How to lower your buyer’s closing costs
You’ve saved and saved, and you finally have enough money for a decent down payment. But do you also have enough to cover your closing costs?
The taxes and fees you need to pay when checking out vary widely from place to place. Even estimates from online calculators differ widely.
For example, on a $250,000 30-year loan in my zip code, the Bank of America estimator says closing costs will be nearly $11,000. This represents approximately 4.4% of the loan amount. But NerdWallet’s calculator on the same loan (but not based on a zip code) says the fee will be around $8,150, or 3.6%.
Typically, you can expect to pay between 2-5% of the loan amount. The smaller the loan amount, the higher the percentage, says Keith Gumbinger of mortgage information firm HSH.com.
Even at lower percentages, charges can mount quickly. But to paraphrase Mighty Mouse, help is on the way.
State, local aid
Many state and local governments offer assistance with down payments and closing costs. Most programs are targeted – for example, for first time buyers, first responders or teachers – but others are available for anyone who needs a little help.
Down Payment Resource, a company that tracks some 2,200 down payment and closing cost assistance programs, offers many examples.
For any buyer in Alaska, the public housing finance company offers a grant of up to 4% of the loan amount. The grant does not have to be repaid.
The City of Kenosha, Wisconsin offers a 4% grant that does not have to be repaid as long as the buyer lives in the home for at least five years. (Grant must be repaid if buyer moves out early.)
VSCharges can mount quickly. But to paraphrase Mighty Mouse, help is on the way.
In Somerville, Massachusetts, income-eligible first-time buyers can get assistance with closing costs up to $5,000.
The Virginia Housing Development Authority Closing Cost Assistance Grant provides up to 2% of the purchase price or appraised value of a home (whichever is lower). Beneficiaries must be first-time buyers, unless the property is located in targeted areas.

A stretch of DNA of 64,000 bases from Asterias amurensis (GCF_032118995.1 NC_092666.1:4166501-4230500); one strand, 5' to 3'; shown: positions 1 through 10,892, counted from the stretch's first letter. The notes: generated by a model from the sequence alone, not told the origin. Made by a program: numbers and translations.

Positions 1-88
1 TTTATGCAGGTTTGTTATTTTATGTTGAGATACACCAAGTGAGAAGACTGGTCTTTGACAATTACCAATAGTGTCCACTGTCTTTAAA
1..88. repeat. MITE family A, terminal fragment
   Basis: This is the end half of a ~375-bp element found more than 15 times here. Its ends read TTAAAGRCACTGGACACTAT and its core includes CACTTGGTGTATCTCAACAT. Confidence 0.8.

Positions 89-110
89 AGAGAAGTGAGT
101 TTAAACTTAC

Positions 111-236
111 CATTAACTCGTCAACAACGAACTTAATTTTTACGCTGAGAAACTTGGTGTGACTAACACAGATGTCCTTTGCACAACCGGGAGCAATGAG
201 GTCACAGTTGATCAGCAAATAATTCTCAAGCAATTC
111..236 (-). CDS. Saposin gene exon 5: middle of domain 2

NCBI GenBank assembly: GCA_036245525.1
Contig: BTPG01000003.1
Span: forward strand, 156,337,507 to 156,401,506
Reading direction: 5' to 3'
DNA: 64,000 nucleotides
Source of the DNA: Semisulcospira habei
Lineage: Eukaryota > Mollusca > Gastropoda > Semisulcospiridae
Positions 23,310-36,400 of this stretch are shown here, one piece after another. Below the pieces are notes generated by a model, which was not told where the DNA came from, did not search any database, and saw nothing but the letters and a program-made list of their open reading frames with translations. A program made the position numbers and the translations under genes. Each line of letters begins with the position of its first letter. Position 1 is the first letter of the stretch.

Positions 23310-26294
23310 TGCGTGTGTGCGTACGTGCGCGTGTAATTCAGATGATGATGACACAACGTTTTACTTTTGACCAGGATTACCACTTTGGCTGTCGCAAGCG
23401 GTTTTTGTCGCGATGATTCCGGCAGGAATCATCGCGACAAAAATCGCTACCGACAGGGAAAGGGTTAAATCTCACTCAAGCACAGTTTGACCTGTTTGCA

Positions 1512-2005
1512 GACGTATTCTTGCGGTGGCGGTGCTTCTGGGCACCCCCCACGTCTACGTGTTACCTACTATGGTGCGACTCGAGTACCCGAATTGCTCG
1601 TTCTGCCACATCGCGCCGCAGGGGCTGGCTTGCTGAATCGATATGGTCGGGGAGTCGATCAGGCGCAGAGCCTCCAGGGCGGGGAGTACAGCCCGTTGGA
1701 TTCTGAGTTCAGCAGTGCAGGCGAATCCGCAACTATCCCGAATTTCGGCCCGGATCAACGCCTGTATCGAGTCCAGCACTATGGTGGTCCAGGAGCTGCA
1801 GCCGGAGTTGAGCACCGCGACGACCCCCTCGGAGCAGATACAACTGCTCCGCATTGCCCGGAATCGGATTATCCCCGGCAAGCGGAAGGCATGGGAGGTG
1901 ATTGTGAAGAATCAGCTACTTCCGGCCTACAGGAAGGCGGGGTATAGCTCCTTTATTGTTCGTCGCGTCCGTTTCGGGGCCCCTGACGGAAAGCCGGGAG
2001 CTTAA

Oregon’s Home Stretch program offers a $1,000 grant to any buyer who moves to the central part of the state.
Veterans, teachers have options
There are also other programs offered by employers or private organizations. For example, Homes for Heroes, a national network of real estate, mortgage and local business specialists, offers up to $700 per $100,000 purchase price to active military, veterans, teachers, first responders and members of the medical community.
As long as you work with an affiliate agent, HFH will reimburse your closing costs up to 0.7% of what you paid for the home. Plus, if you work with other network professionals, you can save an average of $500 on lender fees, $150 on title services, and $50 on your home inspection. The average total saving after closing is $2,400, according to the company.
There are also other ways to save. While some charges can’t be changed (prepaid interest and taxes, for example), you may be able to reduce others:
First, ask the seller to pay some or all of your closing costs. Note: This probably won’t work in today’s seller market. But when the tide turns, it’s a good ploy.
Second, some lenders have closing cost assistance programs, so ask yours what may be available. Through its America’s Home Grant program, Bank of America provides closing cost grants of up to $7,500 to its borrowers, in addition to a down payment grant of up to $10,000.
Third, you can try to negotiate with each service provider. For example, if you’re working with a mortgage broker, ask if they’ll lower their commission a bit. Ask your real estate agent the same.
Insurance offers further savings
If your down payment is less than 20% of your loan amount, you’ll need mortgage insurance: a policy that you pay for, but which covers the lender if you don’t make your payments. This adds between 0.55% and 2.5% of the loan amount to the cost of your mortgage. If there is an upfront cost, ask if you can incorporate that amount into the mortgage. Your monthly payments will be higher, but you’ll need less cash at closing.
Buyers will also ask you to purchase title insurance – again, to protect their investment if a defect in title is discovered (a long-lost relative suddenly appears, perhaps, or a signature was forged 20 years ago). years). Again, shop around. Lenders generally don’t care which company you use, as long as they are protected.
At closing, you will be offered the option of purchasing your own title policy – one that protects YOUR interests – and it’s a good idea to do so. But if you shop ahead, you might be able to lower the price.
You’ll need a home insurance policy in place when you reach the closing table, so look for the best rates.
If your state requires an attorney at the closing table, shop around and compare rates. But don’t necessarily jump to the lowest price – you might be missing out on decent representation.
lew Sichelman has been covering real estate for over 50 years. He is a regular contributor to numerous shelter magazines and housing industry and housing finance publications. Readers can contact him at [email protected]